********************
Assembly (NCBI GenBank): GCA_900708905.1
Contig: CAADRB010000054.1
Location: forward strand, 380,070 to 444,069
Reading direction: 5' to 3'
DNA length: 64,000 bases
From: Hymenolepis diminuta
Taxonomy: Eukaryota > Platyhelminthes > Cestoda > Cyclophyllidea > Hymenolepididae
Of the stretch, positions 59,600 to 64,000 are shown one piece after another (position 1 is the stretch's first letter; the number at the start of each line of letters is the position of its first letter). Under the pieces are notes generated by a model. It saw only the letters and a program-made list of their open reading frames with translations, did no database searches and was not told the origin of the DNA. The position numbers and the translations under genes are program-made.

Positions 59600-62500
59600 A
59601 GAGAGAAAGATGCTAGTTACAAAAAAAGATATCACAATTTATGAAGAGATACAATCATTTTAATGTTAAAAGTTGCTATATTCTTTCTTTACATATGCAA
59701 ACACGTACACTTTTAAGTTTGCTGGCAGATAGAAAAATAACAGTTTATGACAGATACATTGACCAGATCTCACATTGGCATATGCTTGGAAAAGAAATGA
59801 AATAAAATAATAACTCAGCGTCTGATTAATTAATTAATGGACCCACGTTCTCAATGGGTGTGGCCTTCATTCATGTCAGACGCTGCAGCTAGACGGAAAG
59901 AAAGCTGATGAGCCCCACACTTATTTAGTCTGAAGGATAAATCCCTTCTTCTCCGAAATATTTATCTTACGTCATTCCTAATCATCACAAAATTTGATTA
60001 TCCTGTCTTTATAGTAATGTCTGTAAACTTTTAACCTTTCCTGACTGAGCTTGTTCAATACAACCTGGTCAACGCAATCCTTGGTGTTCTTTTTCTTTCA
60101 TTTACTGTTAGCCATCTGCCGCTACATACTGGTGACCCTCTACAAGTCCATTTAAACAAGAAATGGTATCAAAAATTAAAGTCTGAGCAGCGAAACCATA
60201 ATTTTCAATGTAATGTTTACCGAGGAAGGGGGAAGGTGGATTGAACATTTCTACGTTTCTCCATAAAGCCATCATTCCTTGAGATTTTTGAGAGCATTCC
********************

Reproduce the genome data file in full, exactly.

Assembly (NCBI GenBank): GCA_900708905.1
Contig: CAADRB010000054.1
Location: forward strand, 380,070 to 444,069
Reading direction: 5' to 3'
DNA length: 64,000 bases
From: Hymenolepis diminuta
Taxonomy: Eukaryota > Platyhelminthes > Cestoda > Cyclophyllidea > Hymenolepididae
Of the stretch, positions 59,600 to 64,000 are shown one piece after another (position 1 is the stretch's first letter; the number at the start of each line of letters is the position of its first letter). Under the pieces are notes generated by a model. It saw only the letters and a program-made list of their open reading frames with translations, did no database searches and was not told the origin of the DNA. The position numbers and the translations under genes are program-made.

Positions 59600-62500
59600 A
59601 GAGAGAAAGATGCTAGTTACAAAAAAAGATATCACAATTTATGAAGAGATACAATCATTTTAATGTTAAAAGTTGCTATATTCTTTCTTTACATATGCAA
59701 ACACGTACACTTTTAAGTTTGCTGGCAGATAGAAAAATAACAGTTTATGACAGATACATTGACCAGATCTCACATTGGCATATGCTTGGAAAAGAAATGA
59801 AATAAAATAATAACTCAGCGTCTGATTAATTAATTAATGGACCCACGTTCTCAATGGGTGTGGCCTTCATTCATGTCAGACGCTGCAGCTAGACGGAAAG
59901 AAAGCTGATGAGCCCCACACTTATTTAGTCTGAAGGATAAATCCCTTCTTCTCCGAAATATTTATCTTACGTCATTCCTAATCATCACAAAATTTGATTA
60001 TCCTGTCTTTATAGTAATGTCTGTAAACTTTTAACCTTTCCTGACTGAGCTTGTTCAATACAACCTGGTCAACGCAATCCTTGGTGTTCTTTTTCTTTCA
60101 TTTACTGTTAGCCATCTGCCGCTACATACTGGTGACCCTCTACAAGTCCATTTAAACAAGAAATGGTATCAAAAATTAAAGTCTGAGCAGCGAAACCATA
60201 ATTTTCAATGTAATGTTTACCGAGGAAGGGGGAAGGTGGATTGAACATTTCTACGTTTCTCCATAAAGCCATCATTCCTTGAGATTTTTGAGAGCATTCC